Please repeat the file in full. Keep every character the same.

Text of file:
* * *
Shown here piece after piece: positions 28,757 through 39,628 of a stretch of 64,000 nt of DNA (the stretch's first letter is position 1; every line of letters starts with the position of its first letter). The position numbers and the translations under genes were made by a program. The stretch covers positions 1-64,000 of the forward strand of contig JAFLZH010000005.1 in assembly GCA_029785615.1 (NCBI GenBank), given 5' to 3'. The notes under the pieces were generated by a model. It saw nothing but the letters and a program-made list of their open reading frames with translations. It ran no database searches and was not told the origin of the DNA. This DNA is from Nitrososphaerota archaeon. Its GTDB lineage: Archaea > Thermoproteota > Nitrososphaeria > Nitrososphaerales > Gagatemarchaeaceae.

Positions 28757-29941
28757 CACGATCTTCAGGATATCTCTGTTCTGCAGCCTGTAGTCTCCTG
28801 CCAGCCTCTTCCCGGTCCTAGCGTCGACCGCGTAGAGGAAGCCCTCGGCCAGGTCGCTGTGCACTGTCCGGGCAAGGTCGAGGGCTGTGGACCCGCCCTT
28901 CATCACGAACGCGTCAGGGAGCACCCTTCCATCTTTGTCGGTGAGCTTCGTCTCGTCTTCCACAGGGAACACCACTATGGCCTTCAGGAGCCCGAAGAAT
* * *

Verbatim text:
Shown here piece after piece: positions 28,757 through 39,628 of a stretch of 64,000 nt of DNA (the stretch's first letter is position 1; every line of letters starts with the position of its first letter). The position numbers and the translations under genes were made by a program. The stretch covers positions 1-64,000 of the forward strand of contig JAFLZH010000005.1 in assembly GCA_029785615.1 (NCBI GenBank), given 5' to 3'. The notes under the pieces were generated by a model. It saw nothing but the letters and a program-made list of their open reading frames with translations. It ran no database searches and was not told the origin of the DNA. This DNA is from Nitrososphaerota archaeon. Its GTDB lineage: Archaea > Thermoproteota > Nitrososphaeria > Nitrososphaerales > Gagatemarchaeaceae.

Positions 28757-29941
28757 CACGATCTTCAGGATATCTCTGTTCTGCAGCCTGTAGTCTCCTG
28801 CCAGCCTCTTCCCGGTCCTAGCGTCGACCGCGTAGAGGAAGCCCTCGGCCAGGTCGCTGTGCACTGTCCGGGCAAGGTCGAGGGCTGTGGACCCGCCCTT
28901 CATCACGAACGCGTCAGGGAGCACCCTTCCATCTTTGTCGGTGAGCTTCGTCTCGTCTTCCACAGGGAACACCACTATGGCCTTCAGGAGCCCGAAGAAT